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How Consciousness Evolves

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by Sangharakshita


Lecture 83: How Consciousness Evolves In the course of the coming eight weeks we shall be concerning ourselves in various ways and from various points of view with the subject of what we have come to call the Higher Evolution of Man. As we begin, we cannot but remind ourselves that this subject of the Higher Evolution is, without exception, the most important with which we could possibly concern ourselves. Nowadays we hear mooted so many questions of so many different kinds: social questions, political questions, ethical questions, questions about the pollution of the environment, questions about violence, questions about aggression; questions of all kinds. But this question to the consideration of which we are going to address ourselves in the course of the next eight weeks - this whole question of the Higher Evolution of Man - is far more important, is far more weighty, is far more vital, than any of these other questions that one might possibly consider or imagine. One might even go so far as to say that this question of the Higher Evolution is more important even than any religious question, in the ordinary sense of the term religion - that is to say, conventional religion or formal religion or established religion. Therefore, from this we conclude that, for those of us who gather here week by week during the next two months to consider this question of the Higher Evolution, the two or the three hours that we pass here - during which we consider this question, hear it talked about, perhaps discuss it ourselves - are the most important and the most significant of the whole week. Unless we really realise this, unless we really feel that we are not just coming to a meeting, that we are not just hearing a lecture or a talk, but that we are coming into contact with something which is of vital importance for ourselves - in fact, for all men and women, for the whole human race, potentially - unless we really realise this, unless it really sinks into our hearts and minds, we won't get out of these meetings a much as we should get, as much as we might otherwise have got.

Many of you know that this is not the first time that we are considering this question of the Higher Evolution. We dealt with it a year ago in this very place, in the course of a series entitled 'The Higher Evolution of Man', and on that occasion, in that series, we began by taking up for consideration the whole question of evolution, especially Lower Evolution as distinguished from Higher Evolution, and Higher Evolution as distinguished from the Lower Evolution. We learned on that occasion, at the very beginning of that course, that the concept of evolution, the concept of development, was the most fruitful concept, perhaps, in the whole range of modern Western thought. We remember that the operation of this principle, the principle of evolution, was first traced out in detail in the field of the biological sciences, and thence its application was extended very rapidly to almost every other field of knowledge. In fact, it would perhaps not be going too far to say that this principle of evolution was discovered to be at work in each and every department of life, including human life. We saw then - at least, we caught a glimpse of the great truth, difficult to realise in concrete detail though perhaps easier to appreciate in the abstract - the great truth that the whole universe, this whole system, this whole fabric of existence, is in fact, in its length and its breadth, its height and its depth, one gigantic process; one gigantic, ever-changing process; a process of becoming, a process of attaining new levels and ever new levels of existence and organisation; in other words, that the universe is an evolution.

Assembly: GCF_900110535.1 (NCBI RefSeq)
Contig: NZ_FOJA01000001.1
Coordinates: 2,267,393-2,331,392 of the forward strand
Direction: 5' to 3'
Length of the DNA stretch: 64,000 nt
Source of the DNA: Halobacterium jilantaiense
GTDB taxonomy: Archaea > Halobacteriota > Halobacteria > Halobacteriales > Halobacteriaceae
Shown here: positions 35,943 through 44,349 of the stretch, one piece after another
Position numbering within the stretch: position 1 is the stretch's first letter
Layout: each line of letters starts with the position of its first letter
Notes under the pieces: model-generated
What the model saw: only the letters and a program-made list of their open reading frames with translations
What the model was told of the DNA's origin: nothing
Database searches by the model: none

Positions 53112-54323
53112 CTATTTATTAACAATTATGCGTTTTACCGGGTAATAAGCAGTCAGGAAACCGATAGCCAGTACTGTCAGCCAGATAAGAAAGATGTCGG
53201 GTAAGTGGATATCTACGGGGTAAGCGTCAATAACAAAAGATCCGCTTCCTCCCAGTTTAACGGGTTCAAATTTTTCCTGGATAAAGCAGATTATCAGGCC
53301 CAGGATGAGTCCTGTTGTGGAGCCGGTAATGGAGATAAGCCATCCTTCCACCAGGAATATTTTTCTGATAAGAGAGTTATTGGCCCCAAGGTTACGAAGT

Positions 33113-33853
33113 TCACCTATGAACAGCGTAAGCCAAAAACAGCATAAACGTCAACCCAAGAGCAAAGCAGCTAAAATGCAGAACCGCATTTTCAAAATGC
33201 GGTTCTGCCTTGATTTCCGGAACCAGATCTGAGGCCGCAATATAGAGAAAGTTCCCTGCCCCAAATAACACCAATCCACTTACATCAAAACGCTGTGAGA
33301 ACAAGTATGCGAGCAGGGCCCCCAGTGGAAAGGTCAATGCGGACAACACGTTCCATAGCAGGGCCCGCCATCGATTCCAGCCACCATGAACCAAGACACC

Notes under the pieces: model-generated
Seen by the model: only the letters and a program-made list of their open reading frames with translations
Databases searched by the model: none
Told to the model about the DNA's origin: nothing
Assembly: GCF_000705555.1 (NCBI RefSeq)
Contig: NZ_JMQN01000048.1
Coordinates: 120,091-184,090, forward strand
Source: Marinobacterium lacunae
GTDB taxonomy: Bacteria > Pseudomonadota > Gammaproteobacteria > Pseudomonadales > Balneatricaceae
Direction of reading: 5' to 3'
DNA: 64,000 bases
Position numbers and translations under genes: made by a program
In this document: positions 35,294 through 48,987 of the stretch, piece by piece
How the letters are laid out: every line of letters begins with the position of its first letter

And man, too, we saw, is included in this great process. man himself is in process of becoming.

Man himself is ever attaining new levels of existence and new levels of organisation.

We went on to point out - and here we encounter something very important - that any evolving phenomenon whatsoever can be studied in two ways, from two points of view. It can be studied in terms of the past and it can be studied in terms of the future. it can be studied in terms of its origins, in terms of that out of which it has grown and developed, and it can also be studied in terms of its possible, even its probable, destination or goal. This principle, this distinction, applies to the phenomenon of man, inasmuch as he, too, is part and parcel of the general evolutionary process. We can look at man, that is to say, in two ways. We can look at him in terms of what he has developed out of, and we can look at him in terms of what he can develop into. And it is the first of these - that is to say, the whole range, the whole series of stages out of which man has developed - which constitute man's past, that constitute also the whole Lower Evolution. And the second - that is to say, what man can develop into, the whole range of possibilities open to man - this constitutes the Higher Evolution.